Recovery can be difficult at times, but these tips can make your new year’s resolution to recover from drug or alcohol addiction easier to accomplish.
For many, the new year is a time to start fresh and develop healthy habits. Countless people are kicking off 2021 with a New Year’s resolution of getting sober and beginning the road to recovery. One of the healthiest things a person can do is free themselves from the grips of addiction. It can improve nearly every aspect of your life by boosting your health, enriching your relationships and providing you with a new sense of meaning and purpose.
While the new year can be an exciting and motivating time to begin recovery, it’s important to recognize that recovery isn’t just a one-time decision. According to the American Psychological Association, making big, life-changing resolutions without planning realistic ways to achieve them could set you up for failure. You may become stressed or discouraged if you find yourself straying from your goal, leading you to give up on it altogether eventually. This might be relatively harmless when it comes to goals like going to more concerts or eating less sugar, but the stakes of addressing addiction are much higher.
Because your well-being — and perhaps even your life — depends on it, staying in recovery is just as important as deciding to stop abusing drugs or alcohol. However, maintaining recovery isn’t always easy.
Here are six essential tips that can help you keep your New Year’s resolution to remain in recovery:
1. Take It One Day at a Time
Simply deciding that you’re going to commit to sobriety once isn’t enough. If you truly want to make a lasting change in your life and abstain from substances, you have to recommit to recovery every day. Focusing on staying sober for a single day instead of for the entire year (and beyond) can make your goal seem less daunting. Sobriety isn’t a sweeping decision — it’s a daily choice.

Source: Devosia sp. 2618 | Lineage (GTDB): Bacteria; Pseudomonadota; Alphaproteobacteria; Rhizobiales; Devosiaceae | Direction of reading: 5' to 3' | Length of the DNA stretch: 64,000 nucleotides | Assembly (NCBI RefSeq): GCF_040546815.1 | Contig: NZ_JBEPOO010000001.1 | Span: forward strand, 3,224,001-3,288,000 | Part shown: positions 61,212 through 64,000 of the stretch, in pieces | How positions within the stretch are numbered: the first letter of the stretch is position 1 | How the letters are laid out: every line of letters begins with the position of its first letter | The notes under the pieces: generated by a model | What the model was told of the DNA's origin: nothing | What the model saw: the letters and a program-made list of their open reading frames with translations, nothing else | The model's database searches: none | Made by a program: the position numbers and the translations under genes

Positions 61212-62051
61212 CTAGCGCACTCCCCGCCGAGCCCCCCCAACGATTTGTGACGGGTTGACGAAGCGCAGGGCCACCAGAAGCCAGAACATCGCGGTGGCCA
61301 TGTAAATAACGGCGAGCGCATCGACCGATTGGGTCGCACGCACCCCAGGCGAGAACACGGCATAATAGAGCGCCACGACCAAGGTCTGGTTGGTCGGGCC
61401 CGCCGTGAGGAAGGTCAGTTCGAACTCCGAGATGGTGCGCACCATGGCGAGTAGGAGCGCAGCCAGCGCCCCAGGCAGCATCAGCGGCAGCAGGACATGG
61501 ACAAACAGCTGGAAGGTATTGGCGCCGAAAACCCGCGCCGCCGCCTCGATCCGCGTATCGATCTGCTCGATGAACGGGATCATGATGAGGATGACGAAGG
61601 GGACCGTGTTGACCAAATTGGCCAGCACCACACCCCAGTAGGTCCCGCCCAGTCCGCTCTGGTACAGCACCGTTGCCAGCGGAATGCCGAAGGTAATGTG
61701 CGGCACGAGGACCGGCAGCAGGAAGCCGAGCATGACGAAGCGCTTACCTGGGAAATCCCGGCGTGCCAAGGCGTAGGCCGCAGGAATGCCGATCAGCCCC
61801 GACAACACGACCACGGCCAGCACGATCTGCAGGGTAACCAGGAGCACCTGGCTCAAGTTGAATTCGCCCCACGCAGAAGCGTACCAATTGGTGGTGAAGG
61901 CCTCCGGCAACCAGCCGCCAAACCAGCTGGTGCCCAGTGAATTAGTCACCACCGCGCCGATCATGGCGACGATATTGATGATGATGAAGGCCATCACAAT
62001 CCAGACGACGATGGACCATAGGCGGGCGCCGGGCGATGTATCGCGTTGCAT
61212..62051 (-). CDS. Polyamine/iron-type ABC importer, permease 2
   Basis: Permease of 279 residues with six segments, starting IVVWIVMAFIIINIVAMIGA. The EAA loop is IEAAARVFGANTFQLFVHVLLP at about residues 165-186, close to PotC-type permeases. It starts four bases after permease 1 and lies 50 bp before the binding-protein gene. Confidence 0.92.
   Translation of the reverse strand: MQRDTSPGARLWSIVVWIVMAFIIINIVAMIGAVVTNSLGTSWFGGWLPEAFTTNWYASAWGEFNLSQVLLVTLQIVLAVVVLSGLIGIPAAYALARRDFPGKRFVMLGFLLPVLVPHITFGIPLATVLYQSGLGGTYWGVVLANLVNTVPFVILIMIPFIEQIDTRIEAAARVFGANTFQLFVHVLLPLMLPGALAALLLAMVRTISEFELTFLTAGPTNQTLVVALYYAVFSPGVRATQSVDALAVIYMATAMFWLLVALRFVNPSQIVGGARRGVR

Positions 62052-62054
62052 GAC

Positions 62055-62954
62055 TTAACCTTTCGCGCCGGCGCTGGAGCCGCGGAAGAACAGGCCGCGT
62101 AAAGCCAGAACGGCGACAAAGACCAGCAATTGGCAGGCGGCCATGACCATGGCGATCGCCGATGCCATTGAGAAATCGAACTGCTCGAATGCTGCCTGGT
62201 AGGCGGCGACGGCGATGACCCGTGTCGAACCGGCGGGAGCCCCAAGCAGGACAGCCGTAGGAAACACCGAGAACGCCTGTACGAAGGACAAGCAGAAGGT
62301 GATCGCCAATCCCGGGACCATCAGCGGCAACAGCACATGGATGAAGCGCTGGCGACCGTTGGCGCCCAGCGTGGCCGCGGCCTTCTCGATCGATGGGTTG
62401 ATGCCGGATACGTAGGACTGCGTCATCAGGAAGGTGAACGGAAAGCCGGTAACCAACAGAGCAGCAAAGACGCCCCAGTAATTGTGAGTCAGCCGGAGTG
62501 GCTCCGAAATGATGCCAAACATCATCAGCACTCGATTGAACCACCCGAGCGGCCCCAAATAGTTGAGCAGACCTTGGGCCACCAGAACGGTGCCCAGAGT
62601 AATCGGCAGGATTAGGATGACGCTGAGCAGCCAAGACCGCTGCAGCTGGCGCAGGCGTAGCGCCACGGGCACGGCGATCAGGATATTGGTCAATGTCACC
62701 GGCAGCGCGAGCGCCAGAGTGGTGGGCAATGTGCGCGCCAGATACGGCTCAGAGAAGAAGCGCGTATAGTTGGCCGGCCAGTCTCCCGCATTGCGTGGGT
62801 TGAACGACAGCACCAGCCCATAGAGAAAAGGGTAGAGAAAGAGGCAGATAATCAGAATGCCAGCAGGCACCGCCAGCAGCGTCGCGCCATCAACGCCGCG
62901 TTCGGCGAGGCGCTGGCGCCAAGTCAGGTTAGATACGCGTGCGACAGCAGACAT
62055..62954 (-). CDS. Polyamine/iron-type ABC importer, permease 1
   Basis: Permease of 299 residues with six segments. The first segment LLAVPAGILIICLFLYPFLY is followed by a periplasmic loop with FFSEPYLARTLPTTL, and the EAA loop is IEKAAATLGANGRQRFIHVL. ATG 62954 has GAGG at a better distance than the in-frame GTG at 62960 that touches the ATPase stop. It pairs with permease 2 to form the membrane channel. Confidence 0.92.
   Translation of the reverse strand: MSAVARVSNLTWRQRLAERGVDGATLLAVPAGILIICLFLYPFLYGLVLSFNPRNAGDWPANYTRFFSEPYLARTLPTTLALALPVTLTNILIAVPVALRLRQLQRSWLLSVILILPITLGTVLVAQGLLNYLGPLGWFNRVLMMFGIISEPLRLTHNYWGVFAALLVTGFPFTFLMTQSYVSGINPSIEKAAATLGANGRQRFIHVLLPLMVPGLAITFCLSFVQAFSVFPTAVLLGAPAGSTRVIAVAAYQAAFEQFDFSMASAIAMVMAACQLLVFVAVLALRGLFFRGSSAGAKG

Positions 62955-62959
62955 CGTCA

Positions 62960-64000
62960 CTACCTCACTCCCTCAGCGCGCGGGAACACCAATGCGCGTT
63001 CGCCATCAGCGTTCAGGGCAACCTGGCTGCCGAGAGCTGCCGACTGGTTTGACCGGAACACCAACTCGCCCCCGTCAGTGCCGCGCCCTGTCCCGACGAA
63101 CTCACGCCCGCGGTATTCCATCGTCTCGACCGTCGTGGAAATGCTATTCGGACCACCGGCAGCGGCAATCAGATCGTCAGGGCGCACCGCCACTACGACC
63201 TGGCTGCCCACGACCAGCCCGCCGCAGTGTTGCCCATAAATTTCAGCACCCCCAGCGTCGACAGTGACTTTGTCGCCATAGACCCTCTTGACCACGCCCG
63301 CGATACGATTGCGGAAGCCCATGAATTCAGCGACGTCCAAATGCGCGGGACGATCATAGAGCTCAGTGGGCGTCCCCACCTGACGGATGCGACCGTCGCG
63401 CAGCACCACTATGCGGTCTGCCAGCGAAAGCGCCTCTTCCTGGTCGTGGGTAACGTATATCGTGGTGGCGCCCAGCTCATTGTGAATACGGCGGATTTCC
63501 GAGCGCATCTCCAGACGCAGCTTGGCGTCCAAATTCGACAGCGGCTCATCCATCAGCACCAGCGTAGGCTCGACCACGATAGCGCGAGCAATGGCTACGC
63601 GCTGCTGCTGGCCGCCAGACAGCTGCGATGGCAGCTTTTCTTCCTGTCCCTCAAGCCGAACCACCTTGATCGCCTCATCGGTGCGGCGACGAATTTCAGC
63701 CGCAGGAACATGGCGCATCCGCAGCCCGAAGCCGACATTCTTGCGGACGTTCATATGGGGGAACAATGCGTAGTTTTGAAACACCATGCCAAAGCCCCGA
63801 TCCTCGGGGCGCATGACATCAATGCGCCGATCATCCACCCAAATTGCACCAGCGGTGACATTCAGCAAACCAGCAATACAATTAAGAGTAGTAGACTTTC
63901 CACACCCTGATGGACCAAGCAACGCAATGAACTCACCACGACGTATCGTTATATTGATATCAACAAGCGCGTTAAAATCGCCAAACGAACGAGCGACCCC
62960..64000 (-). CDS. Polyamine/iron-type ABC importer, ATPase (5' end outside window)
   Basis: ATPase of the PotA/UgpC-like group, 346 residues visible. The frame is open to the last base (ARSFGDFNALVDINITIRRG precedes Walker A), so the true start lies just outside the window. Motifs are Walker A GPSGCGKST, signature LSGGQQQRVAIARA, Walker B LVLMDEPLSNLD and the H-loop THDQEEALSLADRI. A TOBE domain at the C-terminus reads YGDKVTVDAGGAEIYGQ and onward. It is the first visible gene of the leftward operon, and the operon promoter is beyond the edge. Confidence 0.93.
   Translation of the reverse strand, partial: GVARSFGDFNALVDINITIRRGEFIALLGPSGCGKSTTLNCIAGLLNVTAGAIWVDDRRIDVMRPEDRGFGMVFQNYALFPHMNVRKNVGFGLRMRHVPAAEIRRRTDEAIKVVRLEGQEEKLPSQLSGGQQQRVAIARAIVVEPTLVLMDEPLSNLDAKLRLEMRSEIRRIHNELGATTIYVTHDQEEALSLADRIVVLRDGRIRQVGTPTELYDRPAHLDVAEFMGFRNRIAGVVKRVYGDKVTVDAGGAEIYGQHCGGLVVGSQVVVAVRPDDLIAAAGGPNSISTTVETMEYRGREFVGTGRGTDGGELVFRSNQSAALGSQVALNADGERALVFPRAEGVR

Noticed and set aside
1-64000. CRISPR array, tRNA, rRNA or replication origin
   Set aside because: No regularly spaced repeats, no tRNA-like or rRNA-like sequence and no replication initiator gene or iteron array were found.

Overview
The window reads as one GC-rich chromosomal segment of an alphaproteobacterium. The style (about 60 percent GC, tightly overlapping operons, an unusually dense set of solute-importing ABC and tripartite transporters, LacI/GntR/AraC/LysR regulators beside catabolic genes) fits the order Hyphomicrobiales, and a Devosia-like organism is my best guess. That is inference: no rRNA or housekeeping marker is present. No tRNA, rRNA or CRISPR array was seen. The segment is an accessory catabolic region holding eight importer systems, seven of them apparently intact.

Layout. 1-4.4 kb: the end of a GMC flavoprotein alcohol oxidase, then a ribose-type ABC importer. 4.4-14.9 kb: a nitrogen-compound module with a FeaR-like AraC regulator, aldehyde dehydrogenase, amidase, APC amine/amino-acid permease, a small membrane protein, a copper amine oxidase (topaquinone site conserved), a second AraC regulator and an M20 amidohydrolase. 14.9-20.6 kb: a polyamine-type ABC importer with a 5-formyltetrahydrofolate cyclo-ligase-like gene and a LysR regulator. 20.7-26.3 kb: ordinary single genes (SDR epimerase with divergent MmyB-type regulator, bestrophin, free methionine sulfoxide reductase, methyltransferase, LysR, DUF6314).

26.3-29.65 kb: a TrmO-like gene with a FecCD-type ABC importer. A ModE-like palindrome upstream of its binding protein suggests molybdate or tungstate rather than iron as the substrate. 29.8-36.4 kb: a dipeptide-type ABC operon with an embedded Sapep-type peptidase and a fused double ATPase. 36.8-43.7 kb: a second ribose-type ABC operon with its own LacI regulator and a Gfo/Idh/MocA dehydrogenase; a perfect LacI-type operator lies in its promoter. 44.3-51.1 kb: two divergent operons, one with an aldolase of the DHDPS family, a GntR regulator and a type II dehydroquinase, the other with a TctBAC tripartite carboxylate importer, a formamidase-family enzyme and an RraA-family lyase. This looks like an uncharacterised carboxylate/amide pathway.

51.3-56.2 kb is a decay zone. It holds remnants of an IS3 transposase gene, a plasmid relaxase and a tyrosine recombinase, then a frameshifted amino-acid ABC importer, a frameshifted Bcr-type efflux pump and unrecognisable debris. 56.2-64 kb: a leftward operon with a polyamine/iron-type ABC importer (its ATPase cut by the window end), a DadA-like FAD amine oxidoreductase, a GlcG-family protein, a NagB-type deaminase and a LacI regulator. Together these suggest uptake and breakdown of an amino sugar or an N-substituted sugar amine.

You can’t change your past, and you can’t yet create change in the future — the present moment is the only thing you truly have control over. Wake up every morning and reaffirm that you want to live a better, healthier life without alcohol or drugs, just for today. Before you know it, you’ll be able to look back and see the progress you’ve made as all of your “todays” add up.
2. Find Activities You Enjoy
If you’ve been using drugs or alcohol for a long time, it’s likely that many of your relationships and hobbies involve them. Because of this, choosing to remain in recovery also means fundamentally changing the way you think about and spend your free time.
Though the idea of ending toxic friendships and finding new hobbies can seem unnerving, it opens up the potential for incredible personal growth and fulfillment. Now that you’re not using drugs and alcohol, you have more time to explore untapped passions and rewarding hobbies. Ever wanted to paint? Try it. Always been curious about rock climbing? Do it! Recovery is easier when you’re replacing your former, damaging habits with healthy and fulfilling ones. Participating in these new activities can also connect you with new friends who will support your choice to recover.
3. Make Time for Yourself